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Article
March 5, 1982

Thoracic Medicine

Author Affiliations

New Orleans

 

edited by Peter Emerson, 1,015 pp, with illus, $89.95, Woburn, Mass, Butterworths, 1981.

JAMA. 1982;247(9):1348. doi:10.1001/jama.1982.03320340094054

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Abstract

Although rifampin seldom upsets the stomach, it induces hepatic enzymes. As a result, tuberculous women taking the drug and relying on the contraceptive pill become pregnant, and addicts in methadone programs have withdrawal symptoms. In his book, Thoracic Medicine, Emerson warns about treating pregnant women. If a woman receives antituberculous drugs during the first 12 weeks of pregnancy (either because her condition demands it or more usually because she becomes pregnant in the course of treatment), he monitors her α-fetoprotein levels. Raised levels often indicate serious fetal abnormality such as open neural tube.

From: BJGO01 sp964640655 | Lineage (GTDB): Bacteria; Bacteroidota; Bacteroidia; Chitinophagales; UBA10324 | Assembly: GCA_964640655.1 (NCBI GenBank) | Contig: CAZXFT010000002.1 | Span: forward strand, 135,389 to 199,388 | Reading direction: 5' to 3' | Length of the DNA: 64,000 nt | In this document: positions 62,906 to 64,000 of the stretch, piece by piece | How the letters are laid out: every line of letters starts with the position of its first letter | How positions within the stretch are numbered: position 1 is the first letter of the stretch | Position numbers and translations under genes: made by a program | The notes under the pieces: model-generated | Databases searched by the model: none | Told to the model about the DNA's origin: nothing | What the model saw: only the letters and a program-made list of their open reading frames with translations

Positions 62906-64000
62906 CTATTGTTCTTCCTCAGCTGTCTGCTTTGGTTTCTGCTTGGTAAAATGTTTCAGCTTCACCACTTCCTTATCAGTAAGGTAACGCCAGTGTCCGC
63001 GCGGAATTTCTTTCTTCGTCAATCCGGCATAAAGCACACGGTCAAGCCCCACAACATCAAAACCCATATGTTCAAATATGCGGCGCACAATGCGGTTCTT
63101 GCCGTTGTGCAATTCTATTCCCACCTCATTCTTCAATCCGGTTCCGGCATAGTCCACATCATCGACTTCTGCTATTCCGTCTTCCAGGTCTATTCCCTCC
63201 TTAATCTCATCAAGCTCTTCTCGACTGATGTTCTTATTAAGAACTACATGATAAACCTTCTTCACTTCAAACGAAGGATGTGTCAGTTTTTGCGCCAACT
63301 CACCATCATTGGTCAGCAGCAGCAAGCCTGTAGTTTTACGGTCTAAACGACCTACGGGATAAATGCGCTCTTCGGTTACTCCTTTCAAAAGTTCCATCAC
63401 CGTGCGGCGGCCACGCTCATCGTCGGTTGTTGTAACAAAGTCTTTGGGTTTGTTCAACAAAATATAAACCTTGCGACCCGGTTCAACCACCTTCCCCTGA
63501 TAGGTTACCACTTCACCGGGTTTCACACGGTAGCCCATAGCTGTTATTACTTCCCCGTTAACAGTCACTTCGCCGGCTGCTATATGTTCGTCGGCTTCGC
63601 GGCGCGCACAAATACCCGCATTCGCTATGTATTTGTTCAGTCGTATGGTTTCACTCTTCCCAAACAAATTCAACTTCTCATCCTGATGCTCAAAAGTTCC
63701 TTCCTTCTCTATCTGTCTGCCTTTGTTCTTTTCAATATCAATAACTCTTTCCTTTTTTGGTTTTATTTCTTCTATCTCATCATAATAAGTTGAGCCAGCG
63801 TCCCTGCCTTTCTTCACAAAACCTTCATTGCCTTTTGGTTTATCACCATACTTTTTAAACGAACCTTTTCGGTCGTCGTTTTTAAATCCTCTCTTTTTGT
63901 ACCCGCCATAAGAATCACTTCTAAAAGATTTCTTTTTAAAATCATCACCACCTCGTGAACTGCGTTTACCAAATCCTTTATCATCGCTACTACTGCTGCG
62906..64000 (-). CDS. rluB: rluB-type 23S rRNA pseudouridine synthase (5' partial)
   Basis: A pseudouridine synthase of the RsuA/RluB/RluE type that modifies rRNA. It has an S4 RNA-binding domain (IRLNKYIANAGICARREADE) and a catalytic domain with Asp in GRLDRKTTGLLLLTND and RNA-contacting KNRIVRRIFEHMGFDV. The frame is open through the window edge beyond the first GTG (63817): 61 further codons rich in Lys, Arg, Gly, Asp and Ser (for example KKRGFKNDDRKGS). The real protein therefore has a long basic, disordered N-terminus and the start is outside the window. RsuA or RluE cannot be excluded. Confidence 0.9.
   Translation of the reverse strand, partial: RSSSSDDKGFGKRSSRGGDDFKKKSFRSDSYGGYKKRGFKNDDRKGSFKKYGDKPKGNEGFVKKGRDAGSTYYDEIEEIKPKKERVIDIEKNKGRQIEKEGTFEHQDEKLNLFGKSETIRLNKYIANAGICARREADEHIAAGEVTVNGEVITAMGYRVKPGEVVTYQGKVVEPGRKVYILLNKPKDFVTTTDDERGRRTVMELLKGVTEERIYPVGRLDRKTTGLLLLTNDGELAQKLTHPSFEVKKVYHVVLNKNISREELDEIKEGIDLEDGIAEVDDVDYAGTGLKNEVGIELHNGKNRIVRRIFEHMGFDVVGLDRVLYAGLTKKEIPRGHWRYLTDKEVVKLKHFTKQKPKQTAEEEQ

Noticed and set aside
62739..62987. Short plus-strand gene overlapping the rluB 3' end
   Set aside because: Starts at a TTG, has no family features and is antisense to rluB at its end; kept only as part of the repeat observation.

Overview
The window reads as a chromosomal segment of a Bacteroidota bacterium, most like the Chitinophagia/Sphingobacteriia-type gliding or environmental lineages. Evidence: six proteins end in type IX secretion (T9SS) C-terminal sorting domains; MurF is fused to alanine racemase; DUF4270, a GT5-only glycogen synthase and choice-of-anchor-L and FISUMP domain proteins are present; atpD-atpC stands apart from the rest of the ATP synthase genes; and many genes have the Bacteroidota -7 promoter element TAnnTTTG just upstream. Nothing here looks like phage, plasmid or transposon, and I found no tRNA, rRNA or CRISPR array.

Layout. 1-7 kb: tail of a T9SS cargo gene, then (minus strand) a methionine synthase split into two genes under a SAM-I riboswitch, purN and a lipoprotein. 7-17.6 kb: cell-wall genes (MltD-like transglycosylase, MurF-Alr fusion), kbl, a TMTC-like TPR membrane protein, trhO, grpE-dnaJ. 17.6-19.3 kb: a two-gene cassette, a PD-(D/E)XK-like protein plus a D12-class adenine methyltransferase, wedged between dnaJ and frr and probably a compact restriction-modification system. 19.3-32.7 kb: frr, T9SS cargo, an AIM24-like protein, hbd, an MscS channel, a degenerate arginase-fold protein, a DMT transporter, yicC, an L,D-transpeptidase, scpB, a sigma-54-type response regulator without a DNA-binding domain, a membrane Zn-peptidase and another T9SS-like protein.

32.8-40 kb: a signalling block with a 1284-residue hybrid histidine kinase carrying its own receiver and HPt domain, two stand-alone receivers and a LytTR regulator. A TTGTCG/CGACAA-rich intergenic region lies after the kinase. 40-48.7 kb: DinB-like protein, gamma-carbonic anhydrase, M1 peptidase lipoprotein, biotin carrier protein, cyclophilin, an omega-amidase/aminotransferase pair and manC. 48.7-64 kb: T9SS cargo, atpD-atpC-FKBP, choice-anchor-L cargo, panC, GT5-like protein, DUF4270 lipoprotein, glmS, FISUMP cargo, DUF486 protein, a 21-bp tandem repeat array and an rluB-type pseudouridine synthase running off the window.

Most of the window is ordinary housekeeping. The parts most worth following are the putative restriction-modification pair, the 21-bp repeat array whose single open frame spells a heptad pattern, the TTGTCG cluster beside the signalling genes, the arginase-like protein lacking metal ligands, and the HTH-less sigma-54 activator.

The 30 contributors to Thoracic Medicine give an in-depth view of pulmonary disease, often referring to illustrative x-ray films and physiological data. Collins, for example, tells how he uses peak expiratory flow rates to assess bronchial asthma. He describes new aerosols of high active topical steroids that may help us treat severely asthmatic children without retarding their

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